Arguing that it meets NEC will get you absolutely nowhere.

Imo you will not win this battle, your going to have to eat it and move it

Sent from my SGH-I337M using electriciantalk.com mobile app
What he said.

You ONLY hope will be to appeal the POCO wire inspector's call, but be prepared to lose.

And as for the "considerable expense" of re-doing this, unless there is something about the service we don't know I see only a few hundred dollars in materials for new riser conduit and conductors, and maybe an hour or so of work.

A small loss compared to being put in the very bad position of explaining to the customer that you screwed up and they can't get power. :rolleyes:
 

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I redid a thru the roof mast bout 6 months or so ago cause the poco engineering guy who never got up on the roof to actually measure it bonked me for a 1-1/4'' too low, supposed to be a full 30'' sticking out of the roof. They got the power.....
 
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Discussion Starter · #12 ·
THAT would have been the time to show your documentation backing up your claim that they approved the new service with the same riser and POA.
The wiring inspector comes whenever he wants, there are no appointments. Sometimes they come a year or two later. Ask people in NJ who work in PSE&G's area.

A small loss compared to being put in the very bad position of explaining to the customer that you screwed up and they can't get power.
A small loss? I'm not sure what type of margins your company has but $400-500 is far from "a small loss".

Further, the point is that I didn't screw up, the installation is to PoCo specs. As I already explained, I applied for this upgrade with the riser and POA remaining in the exact same spot and the PoCo gave the green light. So why are you blaming me and saying that I screwed up?

Finally, the customer has power.
 

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The wiring inspector comes whenever he wants, there are no appointments. Sometimes they come a year or two later. Ask people in NJ who work in PSE&G's area.

A small loss? I'm not sure what type of margins your company has but $400-500 is far from "a small loss".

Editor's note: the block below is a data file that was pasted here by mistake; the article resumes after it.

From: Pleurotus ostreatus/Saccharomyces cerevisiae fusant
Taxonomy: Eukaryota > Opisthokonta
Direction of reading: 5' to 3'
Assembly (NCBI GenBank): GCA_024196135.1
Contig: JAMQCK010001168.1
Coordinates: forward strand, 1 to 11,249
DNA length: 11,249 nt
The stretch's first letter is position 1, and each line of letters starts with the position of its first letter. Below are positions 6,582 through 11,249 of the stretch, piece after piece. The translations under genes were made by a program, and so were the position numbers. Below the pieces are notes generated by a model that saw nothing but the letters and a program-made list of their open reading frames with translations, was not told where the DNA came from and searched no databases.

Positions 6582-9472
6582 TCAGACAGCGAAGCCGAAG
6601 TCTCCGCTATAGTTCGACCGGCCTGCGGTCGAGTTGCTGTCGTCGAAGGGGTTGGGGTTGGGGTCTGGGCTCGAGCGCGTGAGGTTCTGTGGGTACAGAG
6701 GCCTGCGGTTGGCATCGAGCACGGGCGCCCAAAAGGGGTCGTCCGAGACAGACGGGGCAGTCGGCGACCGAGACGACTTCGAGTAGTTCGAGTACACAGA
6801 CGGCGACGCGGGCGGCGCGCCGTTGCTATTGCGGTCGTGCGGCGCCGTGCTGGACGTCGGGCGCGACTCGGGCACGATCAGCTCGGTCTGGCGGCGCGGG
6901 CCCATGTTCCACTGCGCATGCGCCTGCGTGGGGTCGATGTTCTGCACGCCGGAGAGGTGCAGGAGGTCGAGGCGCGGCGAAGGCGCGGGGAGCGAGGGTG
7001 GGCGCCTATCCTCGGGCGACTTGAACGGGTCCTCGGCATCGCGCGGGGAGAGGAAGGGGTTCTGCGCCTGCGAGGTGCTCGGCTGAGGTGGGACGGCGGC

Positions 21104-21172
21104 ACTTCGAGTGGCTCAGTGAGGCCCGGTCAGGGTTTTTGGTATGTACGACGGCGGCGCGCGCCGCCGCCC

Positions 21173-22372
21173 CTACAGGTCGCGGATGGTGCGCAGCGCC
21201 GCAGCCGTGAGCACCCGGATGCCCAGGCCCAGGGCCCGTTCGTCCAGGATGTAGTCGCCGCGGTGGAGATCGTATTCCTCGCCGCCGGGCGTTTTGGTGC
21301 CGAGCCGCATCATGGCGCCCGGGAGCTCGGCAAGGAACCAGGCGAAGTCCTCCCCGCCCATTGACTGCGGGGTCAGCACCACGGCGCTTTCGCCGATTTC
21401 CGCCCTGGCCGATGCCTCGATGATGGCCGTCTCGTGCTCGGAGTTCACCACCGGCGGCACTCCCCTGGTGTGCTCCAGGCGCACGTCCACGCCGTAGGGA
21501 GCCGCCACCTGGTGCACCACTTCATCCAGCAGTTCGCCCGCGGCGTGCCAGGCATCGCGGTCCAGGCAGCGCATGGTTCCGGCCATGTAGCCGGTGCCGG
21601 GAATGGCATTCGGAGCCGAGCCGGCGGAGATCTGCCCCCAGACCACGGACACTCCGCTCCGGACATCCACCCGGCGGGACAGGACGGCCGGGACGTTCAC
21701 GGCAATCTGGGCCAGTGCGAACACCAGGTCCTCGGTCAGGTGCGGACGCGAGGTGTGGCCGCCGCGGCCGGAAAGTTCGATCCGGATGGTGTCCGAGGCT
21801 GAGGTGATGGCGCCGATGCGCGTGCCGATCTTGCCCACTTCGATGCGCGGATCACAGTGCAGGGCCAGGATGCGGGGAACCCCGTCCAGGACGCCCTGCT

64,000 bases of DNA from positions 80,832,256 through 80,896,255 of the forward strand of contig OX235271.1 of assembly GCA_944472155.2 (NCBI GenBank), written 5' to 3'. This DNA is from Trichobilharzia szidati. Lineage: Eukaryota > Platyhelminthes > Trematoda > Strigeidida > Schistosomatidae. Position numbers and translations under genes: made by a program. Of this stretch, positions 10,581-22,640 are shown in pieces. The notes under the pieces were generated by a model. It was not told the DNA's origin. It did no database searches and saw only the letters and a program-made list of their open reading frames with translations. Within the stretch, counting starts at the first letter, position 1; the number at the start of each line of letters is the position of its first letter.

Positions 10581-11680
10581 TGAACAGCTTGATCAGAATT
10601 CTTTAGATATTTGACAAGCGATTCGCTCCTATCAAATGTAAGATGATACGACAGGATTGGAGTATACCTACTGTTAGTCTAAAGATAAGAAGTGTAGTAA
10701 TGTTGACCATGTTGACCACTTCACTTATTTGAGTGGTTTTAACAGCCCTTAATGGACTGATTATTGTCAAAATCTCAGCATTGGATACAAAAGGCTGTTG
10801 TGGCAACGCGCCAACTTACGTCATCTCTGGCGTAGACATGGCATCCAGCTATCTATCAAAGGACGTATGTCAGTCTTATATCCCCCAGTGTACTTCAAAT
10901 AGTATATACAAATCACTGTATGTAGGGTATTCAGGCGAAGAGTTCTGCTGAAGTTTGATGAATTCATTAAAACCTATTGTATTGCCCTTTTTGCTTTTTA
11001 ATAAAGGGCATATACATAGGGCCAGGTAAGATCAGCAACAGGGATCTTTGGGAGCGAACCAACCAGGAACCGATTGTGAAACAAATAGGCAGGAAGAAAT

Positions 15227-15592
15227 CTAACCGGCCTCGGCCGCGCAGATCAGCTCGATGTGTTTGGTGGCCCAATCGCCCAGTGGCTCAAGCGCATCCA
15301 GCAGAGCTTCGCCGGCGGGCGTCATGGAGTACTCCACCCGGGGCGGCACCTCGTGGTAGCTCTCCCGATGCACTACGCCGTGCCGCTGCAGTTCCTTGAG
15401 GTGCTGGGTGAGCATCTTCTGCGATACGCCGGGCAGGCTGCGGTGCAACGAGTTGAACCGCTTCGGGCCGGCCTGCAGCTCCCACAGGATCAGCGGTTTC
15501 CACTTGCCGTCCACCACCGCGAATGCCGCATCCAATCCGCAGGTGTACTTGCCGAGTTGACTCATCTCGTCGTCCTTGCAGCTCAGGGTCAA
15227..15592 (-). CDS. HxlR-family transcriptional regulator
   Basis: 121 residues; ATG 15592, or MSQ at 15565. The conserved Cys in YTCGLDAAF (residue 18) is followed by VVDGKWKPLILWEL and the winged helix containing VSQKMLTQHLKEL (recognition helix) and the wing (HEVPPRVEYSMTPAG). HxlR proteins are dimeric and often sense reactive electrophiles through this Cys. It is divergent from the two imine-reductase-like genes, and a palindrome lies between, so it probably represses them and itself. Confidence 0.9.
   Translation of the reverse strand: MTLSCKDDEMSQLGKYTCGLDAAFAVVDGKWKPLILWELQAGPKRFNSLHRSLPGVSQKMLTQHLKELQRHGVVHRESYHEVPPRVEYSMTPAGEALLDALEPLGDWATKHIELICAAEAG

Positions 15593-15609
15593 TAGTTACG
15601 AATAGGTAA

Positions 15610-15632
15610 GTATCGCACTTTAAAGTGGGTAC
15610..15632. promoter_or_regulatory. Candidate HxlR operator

Further, the point is that I didn't screw up, the installation is to PoCo specs. As I already explained, I applied for this upgrade with the riser and POA remaining in the exact same spot and the PoCo gave the green light. So why are you blaming me and saying that I screwed up?

Finally, the customer has power.
Sooo..if the customer has power, what exactly was the point of this thread then? :001_huh:

If the POCO already did the reconnect, then this whole discussion is, in a way, moot. :)

As for the dollar amount you quoted, things must cost a hell of a lot more over there. :)

But in any event, seems like the power is on and all's well. :thumbup:
 

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Discussion Starter · #14 ·
Sooo..if the customer has power, what exactly was the point of this thread then? :001_huh:
Why are you giving me a hard time?

My question is very clear, what power does the PoCo have? Can they legally disconnect power to a person because the contractor doesn't move a hook?

If the POCO already did the reconnect, then this whole discussion is, in a way, moot. :)
I did the reconnect.

As for the dollar amount you quoted, things must cost a hell of a lot more over there. :)
again, you are not being helpful in any way.

But in any event, seems like the power is on and all's well. :thumbup:
No, all is not well because the wiring inspector from the PoCo wants the POA and weather head moved. I already explained this.

Are you even an electrician? Why are you commenting in this thread? Could you go find trouble elsewhere please?
 

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Why are you giving me a hard time?
Not giving you a hard time at all, but you have been refusing to accept what just about everyone else on this thread has already said, which is a very clear answer to: